When it comes to engaging Millennials, churches face the same challenges as associations and other organizations. This is magnified by the fact that, according to a study conducted by Pew Research, 35% of Millennials are unaffiliated with any particular faith. This compares with 13% for the same age group in the 1970s and 20% in the 1990s. In short, many Millennials are unfamiliar with traditional hymns and styles of worship.
For this reason, many churches are taking steps to make worship services, small groups and conferences more accessible and user-friendly for young adults.
Some of the approaches that churches have used effectively are worth noting by professional associations that are finding it challenging to attract Millennial members and conferences that need to boost attendance by the GenX and GenY crowds.
Engagement Through Technology
The Assemblies of God World Missions Summit attracts 5,000 Millennials from colleges around the country. Video live music, dance, and upbeat messages presented on giant screens produce an engaging and inspiring program.
Contemporary Urban Arts
Think hip hop, rap, and church don't go together? Think again.
For the past 13 years, Christian recording artist, Eddie James has lead Dream Life, a CSR-initiative based in Loganville, Georgia. Dream Life has outreach in malls, on the streets, and in low income areas. Its residential recovery program in partnership with Addiction Recovery Care ministers to youth and young adults with substance abuse problems.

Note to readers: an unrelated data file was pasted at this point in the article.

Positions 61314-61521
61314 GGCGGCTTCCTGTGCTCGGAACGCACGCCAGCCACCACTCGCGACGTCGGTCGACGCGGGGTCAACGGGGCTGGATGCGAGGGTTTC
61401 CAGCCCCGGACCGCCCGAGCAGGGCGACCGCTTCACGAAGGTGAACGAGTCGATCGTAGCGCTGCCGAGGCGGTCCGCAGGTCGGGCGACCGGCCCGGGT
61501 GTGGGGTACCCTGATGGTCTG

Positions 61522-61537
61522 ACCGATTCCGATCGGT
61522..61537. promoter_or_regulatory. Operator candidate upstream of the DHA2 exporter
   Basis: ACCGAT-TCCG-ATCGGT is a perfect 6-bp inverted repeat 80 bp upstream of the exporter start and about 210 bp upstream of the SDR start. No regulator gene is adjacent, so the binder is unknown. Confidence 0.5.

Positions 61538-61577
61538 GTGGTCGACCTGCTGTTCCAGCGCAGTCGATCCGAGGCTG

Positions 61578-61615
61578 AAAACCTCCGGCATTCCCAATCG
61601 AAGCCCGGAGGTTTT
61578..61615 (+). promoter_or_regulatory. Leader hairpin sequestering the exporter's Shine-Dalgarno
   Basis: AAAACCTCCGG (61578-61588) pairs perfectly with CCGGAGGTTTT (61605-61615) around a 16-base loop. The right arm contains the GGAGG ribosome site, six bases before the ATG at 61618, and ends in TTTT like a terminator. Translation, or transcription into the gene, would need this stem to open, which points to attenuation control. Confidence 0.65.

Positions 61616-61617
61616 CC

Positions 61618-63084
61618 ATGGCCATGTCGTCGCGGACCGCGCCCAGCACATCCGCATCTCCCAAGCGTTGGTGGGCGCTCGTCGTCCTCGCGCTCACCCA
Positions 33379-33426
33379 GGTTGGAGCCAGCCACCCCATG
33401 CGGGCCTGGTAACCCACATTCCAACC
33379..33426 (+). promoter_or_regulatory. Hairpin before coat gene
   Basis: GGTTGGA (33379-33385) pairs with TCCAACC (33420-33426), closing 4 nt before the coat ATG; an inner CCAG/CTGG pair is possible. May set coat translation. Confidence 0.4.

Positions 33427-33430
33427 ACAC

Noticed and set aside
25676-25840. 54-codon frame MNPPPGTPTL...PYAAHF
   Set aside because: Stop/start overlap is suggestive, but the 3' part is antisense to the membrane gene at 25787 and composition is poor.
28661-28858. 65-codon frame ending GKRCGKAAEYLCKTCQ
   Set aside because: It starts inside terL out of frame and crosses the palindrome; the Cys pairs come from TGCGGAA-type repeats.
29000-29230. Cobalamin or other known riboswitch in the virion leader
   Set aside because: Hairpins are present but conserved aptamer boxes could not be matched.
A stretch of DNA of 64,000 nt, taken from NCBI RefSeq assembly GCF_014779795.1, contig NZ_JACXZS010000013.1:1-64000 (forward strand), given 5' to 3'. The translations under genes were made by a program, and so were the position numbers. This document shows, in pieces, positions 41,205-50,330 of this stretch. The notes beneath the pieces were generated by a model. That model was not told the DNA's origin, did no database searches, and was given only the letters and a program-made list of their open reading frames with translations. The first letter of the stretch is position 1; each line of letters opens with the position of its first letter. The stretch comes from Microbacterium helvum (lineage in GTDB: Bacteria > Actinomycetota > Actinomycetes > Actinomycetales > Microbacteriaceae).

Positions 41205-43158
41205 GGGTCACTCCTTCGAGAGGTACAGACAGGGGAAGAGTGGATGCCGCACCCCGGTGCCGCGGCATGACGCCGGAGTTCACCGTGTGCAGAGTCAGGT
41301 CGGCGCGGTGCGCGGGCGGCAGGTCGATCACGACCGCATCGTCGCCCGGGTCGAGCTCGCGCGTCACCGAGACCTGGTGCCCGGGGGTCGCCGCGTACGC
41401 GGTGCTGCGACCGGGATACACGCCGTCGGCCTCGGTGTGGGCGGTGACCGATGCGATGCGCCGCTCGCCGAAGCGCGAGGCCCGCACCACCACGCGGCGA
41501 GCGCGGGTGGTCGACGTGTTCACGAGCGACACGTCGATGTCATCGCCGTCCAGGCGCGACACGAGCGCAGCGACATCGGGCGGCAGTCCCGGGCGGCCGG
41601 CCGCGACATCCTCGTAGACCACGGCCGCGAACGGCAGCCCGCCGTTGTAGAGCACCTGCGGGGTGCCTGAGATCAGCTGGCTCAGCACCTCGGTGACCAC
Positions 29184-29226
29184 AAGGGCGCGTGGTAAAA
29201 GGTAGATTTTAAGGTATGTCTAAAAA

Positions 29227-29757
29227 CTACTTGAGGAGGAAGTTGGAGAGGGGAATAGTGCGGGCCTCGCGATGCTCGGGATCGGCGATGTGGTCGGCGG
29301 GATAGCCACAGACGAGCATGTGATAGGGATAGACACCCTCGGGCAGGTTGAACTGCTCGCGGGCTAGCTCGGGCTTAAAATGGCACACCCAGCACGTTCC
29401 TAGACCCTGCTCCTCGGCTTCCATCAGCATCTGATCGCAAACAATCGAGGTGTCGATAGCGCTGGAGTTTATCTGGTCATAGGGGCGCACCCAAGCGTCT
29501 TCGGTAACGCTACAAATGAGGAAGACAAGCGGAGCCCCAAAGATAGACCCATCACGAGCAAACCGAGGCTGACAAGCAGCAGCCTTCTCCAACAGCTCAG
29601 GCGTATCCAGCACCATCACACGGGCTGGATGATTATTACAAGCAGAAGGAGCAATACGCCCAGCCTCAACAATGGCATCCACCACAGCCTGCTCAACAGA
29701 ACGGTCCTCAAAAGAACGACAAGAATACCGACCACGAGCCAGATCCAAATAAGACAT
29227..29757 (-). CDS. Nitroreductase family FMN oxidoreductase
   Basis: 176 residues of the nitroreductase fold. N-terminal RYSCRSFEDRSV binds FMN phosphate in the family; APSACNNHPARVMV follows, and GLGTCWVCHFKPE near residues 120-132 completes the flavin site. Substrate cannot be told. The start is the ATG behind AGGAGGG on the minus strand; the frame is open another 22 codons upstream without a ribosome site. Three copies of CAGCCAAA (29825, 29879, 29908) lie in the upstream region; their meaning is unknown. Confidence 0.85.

Some of the Millennial whose lives have been transformed are involved in the ministry, which includes the Shift Conference series that tours the Americas, Europe, Asia, and the Middle East.
Shift Conferences, as well as the worship services, workshops and religious meetings conducted by Eddie James Ministries, feature music, drama, and art that appeals to a young demographic. Young people share their experiences, play in the band, act, sing, rap, and perform hip hop dance routines. Take a peek.
Late last year, Olive Branch Community Church in Markham, Ontario (where I attend) re-vamped and re-branded its ministry to Millennials and dubbed it RKLS MVMT (for reckless movement).
There is a RKLS MVMT website and a distinctive logo. For promotion there is active use of the RKLS MVMT YouTube channel. For example, this was the announcement by the young adult pastor, Josh McCabe, about the official launch of RKLS MVNT.
RKLS MVMT is actively promoted on Twitter, Instagram, and Facebook using the hashtag #RKLS. In fact, Josh even has his own band called CAVES and his own Twitter and Instagram accounts @joshmccabe & joshisrkls.
Religious meetings through RKLS MVMT include weekly worship services with contemporary music, small groups, Bible studies, and a monthly Sunday evening gathering featuring well-known Christian music artists and bands. So far, guests have included John Neufeld, the band I AM THEY and Christian heavy metal drummer Aaron Gillespie.
Growing up as a Boomer, Church never looked like this!
For more tips read Religious Meetings: 15 Tips for Leading Small Groups, 8 Out of the Box Event Venues for Church Meetings, Religious Conferences: Taking Part in the Social Stream, Using Mobile Event Apps for Community Churches, 5 Ways to Engage Millennials in Meetings, and Music for Corporate Events: Appealing to Diverse Tastes.